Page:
for best bang for tyhe buck the wet cell la cells are still best and golf carts even better
i buy used golf cart from local golf couse tested to 80% and find they are good for several years
$30 ea for 6v 235 aH 6v is good budget
 

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......I got six years out of my first bank of eight golf cart batteries. ........ Ive been topping the batteries off with an epsom salt/distilled water solution and I really believe it adds to the batteries life.
Epsom salt treatment is a method to desulfate the plates. Golf cart maintenance crews do it to get a bit more life out of them.

I think it's better to practice battery care that limits sulfation in the first place. It's most common cause is over draining the battery or reuse without full recharge, which happens too often on golf carts.

Getting six years out of a properly maintained and charged house battery is fairly average, without epsom treatment.
 

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Find it unusual major benefit of agms not mentioned. Went from four wet cells=800Ah to four lifelines of exactly same dimensions = 1020Ah.
Means even when it's cloudy and there is no wind I can wait it out for days. I hate gensets. Mine is particularly noisy and I figure the sun will shine on my backdoor some day.
 

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I've had good luck with golf cart batteries of 1200 Ahrs going on 13 years now. However, there is one weak cell so it might be time to think about replacing the bank. I say bank because I treat it as one bank (there's a separate AMG starting bat).
I keep the batteries fully charged, never go below 50%, hydrated, and equalize at the end of the season. Guess what type I'll buy?

Ronbo
 

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Another vote here for wet cell golf cart batteries. It is well established that you get the most 'bang for your buck' in terms of capacity and longevity.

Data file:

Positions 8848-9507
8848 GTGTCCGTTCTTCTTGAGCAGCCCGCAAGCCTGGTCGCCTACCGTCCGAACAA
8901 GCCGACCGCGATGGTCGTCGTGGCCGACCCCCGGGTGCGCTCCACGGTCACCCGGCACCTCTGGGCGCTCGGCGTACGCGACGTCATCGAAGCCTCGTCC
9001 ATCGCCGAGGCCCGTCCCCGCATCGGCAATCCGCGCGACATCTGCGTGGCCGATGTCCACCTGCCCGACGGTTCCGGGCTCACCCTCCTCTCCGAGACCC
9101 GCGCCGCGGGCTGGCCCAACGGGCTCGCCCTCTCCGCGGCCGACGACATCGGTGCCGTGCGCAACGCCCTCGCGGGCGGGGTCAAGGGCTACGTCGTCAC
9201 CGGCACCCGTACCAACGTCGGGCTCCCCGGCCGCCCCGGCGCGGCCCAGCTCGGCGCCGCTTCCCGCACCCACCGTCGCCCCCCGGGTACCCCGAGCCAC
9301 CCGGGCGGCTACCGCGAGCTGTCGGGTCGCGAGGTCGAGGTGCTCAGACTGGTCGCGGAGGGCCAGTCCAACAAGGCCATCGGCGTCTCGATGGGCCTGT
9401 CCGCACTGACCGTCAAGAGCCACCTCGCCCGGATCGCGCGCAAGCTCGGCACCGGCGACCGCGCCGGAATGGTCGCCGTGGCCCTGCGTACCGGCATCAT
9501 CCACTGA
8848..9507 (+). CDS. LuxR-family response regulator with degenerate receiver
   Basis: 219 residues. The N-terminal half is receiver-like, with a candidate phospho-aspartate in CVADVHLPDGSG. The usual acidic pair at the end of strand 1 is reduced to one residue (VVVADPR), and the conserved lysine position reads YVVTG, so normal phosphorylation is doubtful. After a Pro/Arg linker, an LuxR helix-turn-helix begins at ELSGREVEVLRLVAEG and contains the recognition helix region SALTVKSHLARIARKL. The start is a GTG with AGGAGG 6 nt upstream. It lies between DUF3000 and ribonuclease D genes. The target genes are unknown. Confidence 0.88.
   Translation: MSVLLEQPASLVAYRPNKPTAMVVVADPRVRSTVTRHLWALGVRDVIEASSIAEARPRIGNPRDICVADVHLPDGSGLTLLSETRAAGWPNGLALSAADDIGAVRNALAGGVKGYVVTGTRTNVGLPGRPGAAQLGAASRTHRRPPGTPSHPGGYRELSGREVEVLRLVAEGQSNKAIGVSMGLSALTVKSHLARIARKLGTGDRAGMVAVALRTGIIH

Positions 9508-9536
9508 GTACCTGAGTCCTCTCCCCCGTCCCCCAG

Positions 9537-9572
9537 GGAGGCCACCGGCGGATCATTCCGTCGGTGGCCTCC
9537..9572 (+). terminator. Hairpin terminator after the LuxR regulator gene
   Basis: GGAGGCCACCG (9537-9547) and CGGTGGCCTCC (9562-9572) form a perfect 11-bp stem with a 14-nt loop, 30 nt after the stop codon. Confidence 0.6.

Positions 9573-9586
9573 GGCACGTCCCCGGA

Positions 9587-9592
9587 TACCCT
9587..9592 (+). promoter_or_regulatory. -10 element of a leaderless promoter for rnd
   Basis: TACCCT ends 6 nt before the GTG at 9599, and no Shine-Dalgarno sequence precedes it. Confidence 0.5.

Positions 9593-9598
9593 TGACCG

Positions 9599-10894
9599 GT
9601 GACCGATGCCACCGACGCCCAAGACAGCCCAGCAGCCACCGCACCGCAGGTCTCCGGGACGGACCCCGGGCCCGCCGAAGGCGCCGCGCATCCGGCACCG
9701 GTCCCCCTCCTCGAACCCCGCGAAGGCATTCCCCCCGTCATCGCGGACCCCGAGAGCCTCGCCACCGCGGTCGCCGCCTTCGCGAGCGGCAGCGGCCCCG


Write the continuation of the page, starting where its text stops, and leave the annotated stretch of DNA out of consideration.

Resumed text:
Yes you need to top up in my case once a month does the job except in high summer when I look at them every 2 weeks.

They will deal with abuse MUCH better than AGMs.
 

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Find it unusual major benefit of agms not mentioned. Went from four wet cells=800Ah to four lifelines of exactly same dimensions = 1020Ah.
Means even when it's cloudy and there is no wind I can wait it out for days. I hate gensets. Mine is particularly noisy and I figure the sun will shine on my backdoor some day.
I'm not sure which batteries you have but Lifeline 6 volt (GPL-4CT) are the same size as a Trojan T-105 and have 220 AH - the same as the Trojan. The Fla golf carts I sell are 242 AH for the same dimensions.

Lifeline has a higher capacity golf cart battery (GPL-6CT) but it is larger.
 

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s/v Passport, Bianca 111
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Discussion Starter · #19 ·
Everyone, thanks for all the input!

So wet cells it is! I'm on board with golf cart but before I go down that path I have to make sure I can fit them but am a little reluctant to reconfigure the battery compartment and as I'm not sure they would fit.

Honestly I think I may go with 12v just for the ease of installation at this point.

Does 200 AHs seem like enough with our predicted usage? Again, there are 2 4Ds in there now with custom mounts and a separate area for a DP24 start. From all that I've read it seems like 3 of all the same kind is the best way (1 bank of 1 and 1 bank of 2) maybe all Group31. Or should I go with 4D wet cells for 2 and a Group 27 or 31 for the "Backup/start"?

I have not had good luck coming up with anything searching for 4D wet cells.

Last, can you point me to some makes/models and/or places to buy? We live near Milwaukee, WI.

Thanks
 

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4D and 8D batteries are not true deep cycle, they are truck starting batteries. If they are labeled deep cycle it is only in comparison to the same size starting battery. There are very few exceptions - Lifeline Agm for one. The golf cart batteries are true deep cycle and the same size as a group 24 but taller. They will outlast any 12 volt battery by a large margin.